If Moms Sleep Well, So do Kids
That sleep is essential to a child’s wellbeing and mental health goes without saying.
But kids, whose mothers suffer from insomnia, tend to sleep less or have disturbed sleep patterns. This affects their memory, learning and performance at school. The study led by Dr. Sakari Lemola from the University of Basel, Switzerland and published in the journal Sleep Medicine, says children whose mothers suffer from insomnia-related symptoms fall asleep late, get less sleep and spend less time in deep sleep.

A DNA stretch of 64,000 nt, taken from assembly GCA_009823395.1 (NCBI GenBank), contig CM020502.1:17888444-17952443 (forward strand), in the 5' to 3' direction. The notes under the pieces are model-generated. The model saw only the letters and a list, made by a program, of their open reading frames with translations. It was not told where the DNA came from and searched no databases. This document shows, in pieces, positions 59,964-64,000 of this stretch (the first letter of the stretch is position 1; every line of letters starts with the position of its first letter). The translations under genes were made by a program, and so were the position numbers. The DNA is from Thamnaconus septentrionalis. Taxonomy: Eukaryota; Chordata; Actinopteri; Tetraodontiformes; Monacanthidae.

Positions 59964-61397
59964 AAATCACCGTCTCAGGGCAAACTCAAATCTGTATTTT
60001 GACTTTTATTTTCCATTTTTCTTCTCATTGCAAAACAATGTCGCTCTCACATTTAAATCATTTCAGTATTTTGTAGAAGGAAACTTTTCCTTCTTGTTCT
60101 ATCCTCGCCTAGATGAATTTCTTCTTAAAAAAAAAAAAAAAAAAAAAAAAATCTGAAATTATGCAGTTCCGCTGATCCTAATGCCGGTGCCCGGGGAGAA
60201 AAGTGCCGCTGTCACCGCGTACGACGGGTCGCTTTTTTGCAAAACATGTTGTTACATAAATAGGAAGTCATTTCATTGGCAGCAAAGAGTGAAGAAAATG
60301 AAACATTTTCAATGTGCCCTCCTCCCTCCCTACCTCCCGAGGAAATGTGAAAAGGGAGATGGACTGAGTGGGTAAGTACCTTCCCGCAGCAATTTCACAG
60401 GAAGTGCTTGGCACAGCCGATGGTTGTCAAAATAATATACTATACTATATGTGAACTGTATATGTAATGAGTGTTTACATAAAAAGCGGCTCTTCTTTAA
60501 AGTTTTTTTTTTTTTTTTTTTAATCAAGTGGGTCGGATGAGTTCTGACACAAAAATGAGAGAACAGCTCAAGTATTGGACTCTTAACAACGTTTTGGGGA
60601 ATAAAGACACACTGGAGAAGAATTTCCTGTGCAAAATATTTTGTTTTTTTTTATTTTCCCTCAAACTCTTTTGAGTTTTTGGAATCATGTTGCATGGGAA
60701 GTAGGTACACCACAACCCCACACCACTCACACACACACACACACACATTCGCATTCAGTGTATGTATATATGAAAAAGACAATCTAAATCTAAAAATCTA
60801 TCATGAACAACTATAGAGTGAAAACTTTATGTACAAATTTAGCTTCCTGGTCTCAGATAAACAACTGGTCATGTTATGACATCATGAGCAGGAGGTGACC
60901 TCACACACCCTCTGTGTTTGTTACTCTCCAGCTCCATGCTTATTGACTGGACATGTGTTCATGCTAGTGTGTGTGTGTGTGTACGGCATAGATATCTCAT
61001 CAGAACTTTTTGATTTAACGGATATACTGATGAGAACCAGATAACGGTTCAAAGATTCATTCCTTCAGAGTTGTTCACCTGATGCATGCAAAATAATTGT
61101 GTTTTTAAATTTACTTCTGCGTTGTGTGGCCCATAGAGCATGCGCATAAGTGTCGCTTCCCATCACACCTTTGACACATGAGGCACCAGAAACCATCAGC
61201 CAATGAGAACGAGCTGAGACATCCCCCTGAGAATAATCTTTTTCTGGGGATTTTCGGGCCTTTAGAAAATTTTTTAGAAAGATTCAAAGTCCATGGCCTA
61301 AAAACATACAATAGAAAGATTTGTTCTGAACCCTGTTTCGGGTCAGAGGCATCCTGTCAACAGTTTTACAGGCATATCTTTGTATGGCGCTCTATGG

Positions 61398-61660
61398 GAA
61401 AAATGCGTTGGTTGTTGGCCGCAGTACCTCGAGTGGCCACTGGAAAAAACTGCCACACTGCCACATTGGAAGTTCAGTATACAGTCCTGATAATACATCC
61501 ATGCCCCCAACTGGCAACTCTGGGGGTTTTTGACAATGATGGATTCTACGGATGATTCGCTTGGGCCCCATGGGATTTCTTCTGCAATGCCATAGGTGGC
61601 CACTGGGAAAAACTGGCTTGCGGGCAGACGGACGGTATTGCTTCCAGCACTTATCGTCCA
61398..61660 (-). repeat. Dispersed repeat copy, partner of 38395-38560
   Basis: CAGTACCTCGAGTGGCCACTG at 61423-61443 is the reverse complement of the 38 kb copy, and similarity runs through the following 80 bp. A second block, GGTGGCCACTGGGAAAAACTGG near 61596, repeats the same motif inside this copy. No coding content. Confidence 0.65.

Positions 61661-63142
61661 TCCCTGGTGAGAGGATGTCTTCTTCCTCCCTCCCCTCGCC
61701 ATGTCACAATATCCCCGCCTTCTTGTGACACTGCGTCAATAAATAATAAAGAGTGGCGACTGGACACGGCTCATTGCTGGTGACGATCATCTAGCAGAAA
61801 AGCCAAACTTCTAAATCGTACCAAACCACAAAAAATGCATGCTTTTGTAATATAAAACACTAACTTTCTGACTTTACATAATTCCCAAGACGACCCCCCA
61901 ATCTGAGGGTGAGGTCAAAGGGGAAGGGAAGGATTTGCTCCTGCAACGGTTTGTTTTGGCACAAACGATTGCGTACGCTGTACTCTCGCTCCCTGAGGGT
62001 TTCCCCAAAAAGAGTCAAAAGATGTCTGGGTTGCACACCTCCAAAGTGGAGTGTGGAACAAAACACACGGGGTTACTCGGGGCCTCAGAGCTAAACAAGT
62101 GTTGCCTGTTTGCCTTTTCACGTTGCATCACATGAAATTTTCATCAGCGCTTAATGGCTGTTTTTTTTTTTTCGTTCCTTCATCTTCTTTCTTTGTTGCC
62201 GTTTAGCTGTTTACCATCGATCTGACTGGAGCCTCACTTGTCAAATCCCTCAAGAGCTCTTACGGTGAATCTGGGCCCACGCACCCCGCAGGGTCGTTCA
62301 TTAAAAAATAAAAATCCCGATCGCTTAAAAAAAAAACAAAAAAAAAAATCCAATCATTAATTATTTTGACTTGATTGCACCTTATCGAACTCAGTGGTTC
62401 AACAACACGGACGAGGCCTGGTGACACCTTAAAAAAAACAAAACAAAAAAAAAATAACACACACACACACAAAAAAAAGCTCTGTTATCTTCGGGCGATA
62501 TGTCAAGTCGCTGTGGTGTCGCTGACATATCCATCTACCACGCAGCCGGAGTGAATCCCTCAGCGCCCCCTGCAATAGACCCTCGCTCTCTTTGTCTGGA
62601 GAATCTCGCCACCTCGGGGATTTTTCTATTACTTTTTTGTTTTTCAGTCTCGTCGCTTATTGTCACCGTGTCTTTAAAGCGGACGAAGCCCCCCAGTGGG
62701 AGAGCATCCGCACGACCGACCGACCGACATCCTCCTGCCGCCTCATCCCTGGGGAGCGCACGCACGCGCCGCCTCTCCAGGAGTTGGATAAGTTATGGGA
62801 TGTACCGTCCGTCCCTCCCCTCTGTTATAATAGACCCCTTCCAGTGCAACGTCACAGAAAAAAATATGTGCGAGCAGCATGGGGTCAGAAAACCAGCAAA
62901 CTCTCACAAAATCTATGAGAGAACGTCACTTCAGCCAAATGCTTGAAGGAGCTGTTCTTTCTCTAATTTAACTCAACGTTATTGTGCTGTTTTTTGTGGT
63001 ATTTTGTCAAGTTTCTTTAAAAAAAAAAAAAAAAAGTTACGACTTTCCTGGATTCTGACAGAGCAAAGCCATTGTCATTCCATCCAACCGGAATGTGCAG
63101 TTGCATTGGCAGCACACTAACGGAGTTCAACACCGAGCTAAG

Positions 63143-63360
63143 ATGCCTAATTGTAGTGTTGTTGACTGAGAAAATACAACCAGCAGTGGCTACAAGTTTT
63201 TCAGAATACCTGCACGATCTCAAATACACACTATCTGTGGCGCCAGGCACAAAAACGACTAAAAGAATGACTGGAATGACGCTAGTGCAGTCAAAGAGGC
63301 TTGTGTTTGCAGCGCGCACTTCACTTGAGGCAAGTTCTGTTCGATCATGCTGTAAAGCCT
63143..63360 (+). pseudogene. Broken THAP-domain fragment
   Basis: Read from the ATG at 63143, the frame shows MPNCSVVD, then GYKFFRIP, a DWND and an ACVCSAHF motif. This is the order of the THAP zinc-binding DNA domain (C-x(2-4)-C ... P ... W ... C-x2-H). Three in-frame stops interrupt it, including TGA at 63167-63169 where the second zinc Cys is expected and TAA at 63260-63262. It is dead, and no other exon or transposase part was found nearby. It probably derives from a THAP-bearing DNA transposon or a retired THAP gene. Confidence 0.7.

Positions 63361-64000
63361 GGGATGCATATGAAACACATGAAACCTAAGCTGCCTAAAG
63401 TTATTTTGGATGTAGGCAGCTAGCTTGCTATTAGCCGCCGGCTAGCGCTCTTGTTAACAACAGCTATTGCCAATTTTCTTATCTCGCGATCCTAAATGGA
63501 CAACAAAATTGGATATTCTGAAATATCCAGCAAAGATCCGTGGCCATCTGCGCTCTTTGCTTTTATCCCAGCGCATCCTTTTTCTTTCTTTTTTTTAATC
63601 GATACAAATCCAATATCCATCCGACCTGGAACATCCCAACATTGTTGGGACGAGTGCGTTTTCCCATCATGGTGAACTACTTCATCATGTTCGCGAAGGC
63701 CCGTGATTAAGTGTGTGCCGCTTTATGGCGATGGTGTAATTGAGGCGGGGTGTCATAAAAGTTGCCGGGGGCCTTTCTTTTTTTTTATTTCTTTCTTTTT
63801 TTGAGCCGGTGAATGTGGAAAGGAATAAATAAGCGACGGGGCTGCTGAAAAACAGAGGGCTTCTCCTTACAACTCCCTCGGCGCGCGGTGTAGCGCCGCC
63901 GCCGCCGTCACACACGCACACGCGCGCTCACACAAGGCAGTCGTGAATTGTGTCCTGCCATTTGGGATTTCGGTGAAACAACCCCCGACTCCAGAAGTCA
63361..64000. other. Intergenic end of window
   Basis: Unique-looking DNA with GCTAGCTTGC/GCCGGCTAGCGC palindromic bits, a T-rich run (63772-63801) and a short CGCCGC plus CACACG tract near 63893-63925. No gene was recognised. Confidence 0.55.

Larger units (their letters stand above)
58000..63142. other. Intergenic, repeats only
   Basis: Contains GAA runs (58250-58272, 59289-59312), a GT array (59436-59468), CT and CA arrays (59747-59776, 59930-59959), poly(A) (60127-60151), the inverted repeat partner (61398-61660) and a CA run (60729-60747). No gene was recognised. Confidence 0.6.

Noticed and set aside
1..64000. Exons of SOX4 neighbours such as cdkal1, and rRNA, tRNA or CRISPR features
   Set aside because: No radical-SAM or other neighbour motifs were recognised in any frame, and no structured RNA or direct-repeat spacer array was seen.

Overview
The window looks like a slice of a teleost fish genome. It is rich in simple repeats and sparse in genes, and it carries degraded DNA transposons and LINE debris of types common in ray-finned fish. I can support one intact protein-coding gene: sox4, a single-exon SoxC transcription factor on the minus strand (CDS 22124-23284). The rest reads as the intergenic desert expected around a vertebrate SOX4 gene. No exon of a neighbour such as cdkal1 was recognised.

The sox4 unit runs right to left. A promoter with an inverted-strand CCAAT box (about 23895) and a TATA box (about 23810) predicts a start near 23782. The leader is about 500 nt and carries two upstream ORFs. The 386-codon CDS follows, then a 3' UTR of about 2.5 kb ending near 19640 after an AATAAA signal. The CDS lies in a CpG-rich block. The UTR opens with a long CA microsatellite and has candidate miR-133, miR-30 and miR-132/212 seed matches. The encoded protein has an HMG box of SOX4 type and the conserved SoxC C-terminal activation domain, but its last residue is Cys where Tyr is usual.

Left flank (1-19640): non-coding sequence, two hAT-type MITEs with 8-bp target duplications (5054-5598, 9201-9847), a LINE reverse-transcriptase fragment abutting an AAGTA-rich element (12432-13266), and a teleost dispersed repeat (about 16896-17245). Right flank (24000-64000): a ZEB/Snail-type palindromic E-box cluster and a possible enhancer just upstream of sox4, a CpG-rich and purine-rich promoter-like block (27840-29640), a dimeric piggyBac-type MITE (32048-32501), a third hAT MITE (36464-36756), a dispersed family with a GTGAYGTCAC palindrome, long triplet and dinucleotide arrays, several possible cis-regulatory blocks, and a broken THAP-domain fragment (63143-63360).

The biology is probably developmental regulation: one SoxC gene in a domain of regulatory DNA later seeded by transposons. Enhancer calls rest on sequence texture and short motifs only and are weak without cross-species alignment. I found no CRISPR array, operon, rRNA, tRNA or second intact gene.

The most common sleep disorder in adulthood is insomnia characterized by difficulty in falling asleep or getting sufficient sleep. It is also possible that kids may also share genes with parents which predispose them to either poor or good sleep. Other factors could also affect the sleep patterns of kids. A family fight just before bed time can be unsettling for kids who tend to have disturbed sleep.